You may recall over the past several years I had this itch to document all of the visitors to the Wesselhoeft Water Cure whose names, dates, and residence were published in most months of their house organ, The Green Mountain Spring, which ran from January 1846 through December 1848. I created a simple Excel database and just entered the names. There are nearly 1,000 entries. Crazy, uh?
(Please see earlier post about the granddaughter of the cure’s founder, Dr. Robert Wesselhoeft, who came to own the American Communist newspaper, The Daily Worker.)
There was also a three year cumulative index, which was published in 1849, but I soon found there were names omitted from that index, which were documented in the monthly issues. I entered the names from that index and then went through the monthly issues and added those that were omitted from the cumulative edition. The project took me awhile, but I chipped away at it and before you know it, I was done. A nice sidelight of the project is that the all issues of the GMS are now scanned and accessible via this database.
My reason for doing this was to create a database to be useful for genealogical and historical research, as the names, dates, and residence are extremely useful in tracking and tracing ancestors. Since the dates fall between the 1840 and 1850 U.S. population census, many of these people might not be found by genealogists looking for the whereabouts of their ancestors. Once armed with a date and location, then there are other resources that one may use to get more information on a person or family.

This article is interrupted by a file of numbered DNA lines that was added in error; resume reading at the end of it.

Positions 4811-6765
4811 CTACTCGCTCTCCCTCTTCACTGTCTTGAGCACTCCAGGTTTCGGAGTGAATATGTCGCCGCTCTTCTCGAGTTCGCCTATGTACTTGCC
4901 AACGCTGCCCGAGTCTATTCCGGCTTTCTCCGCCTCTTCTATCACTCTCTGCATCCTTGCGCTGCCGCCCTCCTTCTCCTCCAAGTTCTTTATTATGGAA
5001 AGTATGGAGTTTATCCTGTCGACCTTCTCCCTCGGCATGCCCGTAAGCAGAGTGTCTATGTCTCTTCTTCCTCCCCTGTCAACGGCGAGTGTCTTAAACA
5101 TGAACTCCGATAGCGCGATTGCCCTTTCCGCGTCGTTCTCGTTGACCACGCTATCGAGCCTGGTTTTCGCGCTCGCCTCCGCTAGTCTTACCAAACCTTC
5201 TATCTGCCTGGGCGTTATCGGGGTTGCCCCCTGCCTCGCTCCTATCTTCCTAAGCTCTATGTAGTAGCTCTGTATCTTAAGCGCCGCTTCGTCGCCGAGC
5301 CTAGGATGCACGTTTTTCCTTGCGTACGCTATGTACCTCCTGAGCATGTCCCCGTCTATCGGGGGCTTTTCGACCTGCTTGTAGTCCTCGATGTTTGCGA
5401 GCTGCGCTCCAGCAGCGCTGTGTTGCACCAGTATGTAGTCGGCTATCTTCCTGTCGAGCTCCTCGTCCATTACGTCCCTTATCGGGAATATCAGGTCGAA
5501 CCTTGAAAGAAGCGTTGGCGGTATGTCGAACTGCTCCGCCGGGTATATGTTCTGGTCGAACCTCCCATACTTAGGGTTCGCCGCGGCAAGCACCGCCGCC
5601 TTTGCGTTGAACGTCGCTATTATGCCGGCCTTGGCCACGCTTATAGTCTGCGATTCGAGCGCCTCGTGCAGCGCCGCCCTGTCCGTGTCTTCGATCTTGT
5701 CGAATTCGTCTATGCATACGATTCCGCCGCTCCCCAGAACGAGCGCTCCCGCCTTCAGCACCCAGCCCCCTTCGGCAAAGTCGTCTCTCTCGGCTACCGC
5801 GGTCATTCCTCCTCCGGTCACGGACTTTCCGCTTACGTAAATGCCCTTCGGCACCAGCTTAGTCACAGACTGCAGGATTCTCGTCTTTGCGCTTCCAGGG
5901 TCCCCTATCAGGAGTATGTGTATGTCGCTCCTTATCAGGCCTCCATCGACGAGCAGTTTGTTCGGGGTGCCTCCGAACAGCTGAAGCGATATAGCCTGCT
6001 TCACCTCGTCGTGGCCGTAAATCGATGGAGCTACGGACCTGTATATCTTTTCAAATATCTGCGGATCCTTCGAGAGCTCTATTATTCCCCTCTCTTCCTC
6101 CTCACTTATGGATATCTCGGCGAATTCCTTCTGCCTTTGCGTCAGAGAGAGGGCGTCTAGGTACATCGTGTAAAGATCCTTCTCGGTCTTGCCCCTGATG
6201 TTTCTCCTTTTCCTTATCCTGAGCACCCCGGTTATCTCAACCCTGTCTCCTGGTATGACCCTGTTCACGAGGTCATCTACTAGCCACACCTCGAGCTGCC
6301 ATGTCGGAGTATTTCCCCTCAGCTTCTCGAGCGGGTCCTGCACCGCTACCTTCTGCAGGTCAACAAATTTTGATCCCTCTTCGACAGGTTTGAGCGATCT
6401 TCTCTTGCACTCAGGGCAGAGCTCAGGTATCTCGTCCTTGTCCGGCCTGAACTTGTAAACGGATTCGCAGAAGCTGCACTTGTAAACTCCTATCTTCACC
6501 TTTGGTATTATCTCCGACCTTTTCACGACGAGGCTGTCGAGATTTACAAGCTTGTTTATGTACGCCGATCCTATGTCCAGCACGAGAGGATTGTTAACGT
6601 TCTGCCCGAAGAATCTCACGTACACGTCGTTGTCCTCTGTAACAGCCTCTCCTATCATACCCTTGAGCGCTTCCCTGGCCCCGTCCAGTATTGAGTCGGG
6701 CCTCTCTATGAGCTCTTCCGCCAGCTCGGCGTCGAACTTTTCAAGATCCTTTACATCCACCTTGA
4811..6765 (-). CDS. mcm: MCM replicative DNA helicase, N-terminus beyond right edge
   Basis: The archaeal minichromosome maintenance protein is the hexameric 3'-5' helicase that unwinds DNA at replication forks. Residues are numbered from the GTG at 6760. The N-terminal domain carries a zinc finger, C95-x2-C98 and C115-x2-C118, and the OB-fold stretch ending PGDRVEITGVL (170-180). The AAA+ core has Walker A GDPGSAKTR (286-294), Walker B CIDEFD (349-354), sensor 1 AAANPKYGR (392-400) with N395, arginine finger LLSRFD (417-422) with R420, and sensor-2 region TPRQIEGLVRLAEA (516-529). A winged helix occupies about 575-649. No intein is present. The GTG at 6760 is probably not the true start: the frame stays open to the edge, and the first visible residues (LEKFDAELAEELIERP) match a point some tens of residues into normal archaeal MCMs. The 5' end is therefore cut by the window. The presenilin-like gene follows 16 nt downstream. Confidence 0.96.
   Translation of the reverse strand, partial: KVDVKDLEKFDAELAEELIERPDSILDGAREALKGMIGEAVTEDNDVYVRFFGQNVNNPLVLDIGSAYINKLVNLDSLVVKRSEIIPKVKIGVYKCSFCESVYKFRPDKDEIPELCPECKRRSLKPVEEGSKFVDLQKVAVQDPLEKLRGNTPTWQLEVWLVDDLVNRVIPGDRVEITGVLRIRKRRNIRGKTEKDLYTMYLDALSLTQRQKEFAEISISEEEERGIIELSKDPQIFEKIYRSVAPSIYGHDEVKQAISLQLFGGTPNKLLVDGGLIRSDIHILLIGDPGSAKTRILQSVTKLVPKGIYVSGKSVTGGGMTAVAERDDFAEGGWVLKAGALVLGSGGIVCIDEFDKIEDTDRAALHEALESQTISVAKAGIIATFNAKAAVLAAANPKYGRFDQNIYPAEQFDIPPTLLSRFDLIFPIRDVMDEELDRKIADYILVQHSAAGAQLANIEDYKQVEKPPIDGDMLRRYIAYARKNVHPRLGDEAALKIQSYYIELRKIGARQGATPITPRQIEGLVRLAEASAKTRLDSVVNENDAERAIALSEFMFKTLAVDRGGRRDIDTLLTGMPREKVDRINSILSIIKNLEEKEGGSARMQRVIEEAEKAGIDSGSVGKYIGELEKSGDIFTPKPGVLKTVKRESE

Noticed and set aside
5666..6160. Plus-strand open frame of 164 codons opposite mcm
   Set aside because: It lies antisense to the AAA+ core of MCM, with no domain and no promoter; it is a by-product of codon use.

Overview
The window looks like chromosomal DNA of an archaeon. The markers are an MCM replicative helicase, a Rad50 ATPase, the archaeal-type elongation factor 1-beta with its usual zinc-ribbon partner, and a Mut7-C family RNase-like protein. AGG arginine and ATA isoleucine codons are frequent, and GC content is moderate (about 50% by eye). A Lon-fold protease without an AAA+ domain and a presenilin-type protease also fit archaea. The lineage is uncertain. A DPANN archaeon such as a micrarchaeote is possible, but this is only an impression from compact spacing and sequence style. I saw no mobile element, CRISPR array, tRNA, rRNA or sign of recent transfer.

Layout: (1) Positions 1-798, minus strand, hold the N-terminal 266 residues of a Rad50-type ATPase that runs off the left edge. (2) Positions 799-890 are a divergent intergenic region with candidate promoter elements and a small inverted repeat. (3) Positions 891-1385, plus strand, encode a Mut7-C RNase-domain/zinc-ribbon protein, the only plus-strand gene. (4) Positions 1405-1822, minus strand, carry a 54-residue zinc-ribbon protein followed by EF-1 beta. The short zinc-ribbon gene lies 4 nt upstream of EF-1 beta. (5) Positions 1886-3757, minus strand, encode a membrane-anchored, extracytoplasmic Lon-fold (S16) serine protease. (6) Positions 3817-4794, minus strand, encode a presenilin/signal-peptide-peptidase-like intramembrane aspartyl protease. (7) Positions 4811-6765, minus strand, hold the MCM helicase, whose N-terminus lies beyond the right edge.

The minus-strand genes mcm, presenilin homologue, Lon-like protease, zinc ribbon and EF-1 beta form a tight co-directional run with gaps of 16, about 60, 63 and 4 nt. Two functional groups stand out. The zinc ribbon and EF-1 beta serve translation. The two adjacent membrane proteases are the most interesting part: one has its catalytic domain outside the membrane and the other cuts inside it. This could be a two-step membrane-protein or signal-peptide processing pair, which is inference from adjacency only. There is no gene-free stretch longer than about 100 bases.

I pitched the project at Don Leclair, the database guru, or better labeled, the Associate Director, Database Search & Systems at Boston’s New England Historic Genealogical Society, and he thought it would be a good project. (NEHGS is America’s founding genealogical society, established in 1845, and is the nation’s leading comprehensive resource for family history research and the largest Society of its kind in the world.)
The online portal for NEHGS is called American
Ancestors, americanancestors.org., and they have nearly 500 discrete databases, most of which are only accessible through membership. BML has a membership, so they may be accessed from their computers or Wi-Fi connection, but not for the general public from home. I asked that this database be available to any guest user and Don graciously accepted.
Thanks to Jeanne and Starr at the Library for entertaining my obsession for this past year, allowing me to scan from the special collections’ room, and to the Brattleboro Words Project for putting the idea in my mind by making this unique Brattleboro institution
The database description has a nice paragraph with links back to the library and the Brattleboro Words project, so we might see some traffic for that. In order to search the database, you will need to register as a guest user of American Ancestors.